For High-Performing, Low-Income Students, Taking a College Admission Test for Free Could Be a Game-Changer
Providing free college admissions tests to all students can significantly increase the number and diversity of students applying for college, according to a new Virginia study—but using other measures to focus support could allow states to help nearly as many students for a lot less money.
In a study published Tuesday in AERA Open, a journal of the American Educational Research Association, Sarah Turner, an economics and education professor at the University of Virginia Curry School of Education, and her colleagues used Virginia's longitudinal student data system to model how many students would score well enough to be accepted at selective, open, and community colleges under various state testing policies, including universal free admissions testing and targeted support for testing low-income, high-achieving students.
Half of states require students to take one or both of the ACT or SAT college admissions assessments, and many districts in other states also pay for students to take the tests to encourage low-income or otherwise disadvantaged students to attend higher education.
"Universal testing is kind of always thrown out as the gold standard, but it's really expensive to do," both in administrative and student time and money, Turner said. Whether taking the test is worth the expense depends on whether it really helps more students qualify for college.
Fees to take the SAT cost about $50 per student in Virginia. If all Old Dominion students were able to take the admissions tests for free, the study found, nearly 33,000 more students in the 2014 graduating class would have taken the SAT, with about 24 percent more students expected to score at 1,000 points or more out of a possible 1600 on the combined math and reading sections of the test (about average for students matriculating to a four-year university.) Eighteen percent more students would qualify for the state's most selective schools, such as the University of Virginia, and about 40 percent more students would enter the pool for other four-year universities in the state.
Low-income students saw the greatest benefits: Free admissions testing would boost the number of poor black students in the college pool by 40 percent and other poor students by 80 percent. Students who would benefit from universal admissions testing were also more likely to come from smaller and rural school districts—a benefit in a state where rural students also are underrepresented in college.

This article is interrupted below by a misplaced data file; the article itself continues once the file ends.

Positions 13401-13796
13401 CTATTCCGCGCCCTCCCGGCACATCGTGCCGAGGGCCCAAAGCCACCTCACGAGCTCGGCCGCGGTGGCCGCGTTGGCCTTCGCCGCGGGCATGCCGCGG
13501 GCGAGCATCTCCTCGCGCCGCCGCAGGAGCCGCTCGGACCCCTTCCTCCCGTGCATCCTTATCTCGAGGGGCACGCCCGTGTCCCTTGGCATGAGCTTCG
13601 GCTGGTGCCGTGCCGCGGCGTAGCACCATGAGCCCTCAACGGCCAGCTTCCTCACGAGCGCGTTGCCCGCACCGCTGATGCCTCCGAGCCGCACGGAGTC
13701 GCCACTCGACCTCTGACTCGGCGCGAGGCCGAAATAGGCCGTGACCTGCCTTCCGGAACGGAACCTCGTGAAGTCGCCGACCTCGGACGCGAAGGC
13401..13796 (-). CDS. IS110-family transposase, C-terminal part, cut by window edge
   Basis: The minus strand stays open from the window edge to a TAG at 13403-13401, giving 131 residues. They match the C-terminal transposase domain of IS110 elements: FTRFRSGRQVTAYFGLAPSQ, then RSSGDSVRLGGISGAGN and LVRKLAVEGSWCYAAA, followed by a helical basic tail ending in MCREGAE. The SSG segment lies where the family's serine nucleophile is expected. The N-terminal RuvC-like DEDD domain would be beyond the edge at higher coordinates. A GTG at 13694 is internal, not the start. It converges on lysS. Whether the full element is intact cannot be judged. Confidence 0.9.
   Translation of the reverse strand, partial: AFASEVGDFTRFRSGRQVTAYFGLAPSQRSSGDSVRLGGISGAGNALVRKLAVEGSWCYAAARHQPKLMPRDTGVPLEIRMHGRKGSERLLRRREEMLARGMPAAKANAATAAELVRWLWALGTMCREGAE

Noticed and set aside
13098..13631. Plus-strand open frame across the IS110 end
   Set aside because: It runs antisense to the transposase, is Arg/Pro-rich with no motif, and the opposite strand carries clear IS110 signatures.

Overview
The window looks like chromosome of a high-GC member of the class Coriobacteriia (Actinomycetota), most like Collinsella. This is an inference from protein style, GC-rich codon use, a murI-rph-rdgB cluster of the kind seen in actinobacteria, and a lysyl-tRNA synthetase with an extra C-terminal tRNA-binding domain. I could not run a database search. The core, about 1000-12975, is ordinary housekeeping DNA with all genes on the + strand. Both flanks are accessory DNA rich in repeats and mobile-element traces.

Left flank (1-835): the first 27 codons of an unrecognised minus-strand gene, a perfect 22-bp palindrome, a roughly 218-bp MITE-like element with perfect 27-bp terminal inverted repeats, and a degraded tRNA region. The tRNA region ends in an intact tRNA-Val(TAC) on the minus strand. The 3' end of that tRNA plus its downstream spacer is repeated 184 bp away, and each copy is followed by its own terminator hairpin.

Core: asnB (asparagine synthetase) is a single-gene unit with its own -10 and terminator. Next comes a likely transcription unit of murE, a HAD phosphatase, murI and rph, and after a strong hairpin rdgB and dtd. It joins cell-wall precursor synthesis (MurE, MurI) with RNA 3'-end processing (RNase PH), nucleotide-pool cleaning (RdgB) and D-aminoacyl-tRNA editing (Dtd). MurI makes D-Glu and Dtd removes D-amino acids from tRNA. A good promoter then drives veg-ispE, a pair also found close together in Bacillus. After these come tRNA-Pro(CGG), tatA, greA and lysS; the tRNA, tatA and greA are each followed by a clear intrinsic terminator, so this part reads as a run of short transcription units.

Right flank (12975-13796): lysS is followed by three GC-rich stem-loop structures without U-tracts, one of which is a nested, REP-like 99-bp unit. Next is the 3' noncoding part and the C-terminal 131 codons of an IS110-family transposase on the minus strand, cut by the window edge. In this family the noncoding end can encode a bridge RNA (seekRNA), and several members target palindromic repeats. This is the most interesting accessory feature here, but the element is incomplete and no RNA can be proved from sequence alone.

While the Virginia study did not look at whether increasing the pool of potential college applicants would translate into more students attending college, prior studies in Michigan and other states have found that boosting the number of overall admissions test takers can lead more students to actually enroll. That can be because more students meet this gateway qualification, Turner said, but also because universities often use the tests to collect background information on the students and target them for more outreach.
"There's much to be said for clearing the debris out of pathways here, in terms of onerous applications for financial aid and complicated steps to enrollment," Turner said. "But ultimately encouraging students to make informed investments where they compare collegiate options is very, very important. ... Testing is an important piece of that but certainly should not be confused with the whole package of information-based assistance to help students become better investors in their own future."
Targeted Testing Approaches
The study also suggests that providing free admissions testing does not have to be an "all or nothing" approach. For example, the researchers found that if instead of targeting all students, the state provided free admissions testing only for students who performed at or above the 40th percentile on the Standards of Learning, the state academic achievement tests, it would still reach nearly 9 out of 10 of the students who would be expected to score 1,000 points or more on the SAT. The state also could reach more than 75 percent of the potentially high-scoring but left-out students simply by providing free admissions tests to (mostly rural and low-income) districts where less than 60 percent of students had taken the test already.
"Students who are attending high schools where college-going [in general] or college-going at selective colleges and universities is not the norm, it is those students who are likely to have the greatest deficits in understanding both what colleges and universities are looking for in admissions, and ... understanding that there are vast differences in colleges in terms of programs of study, resources, and expected outcomes," Turner said.
Incorporating other measures could provide a clearer picture of a student's college readiness, too. For example, another recent study found that while college admission tests were the best way to predict whether students enrolled in college, high school grades actually proved a more accurate predictor of whether students would persist in college.
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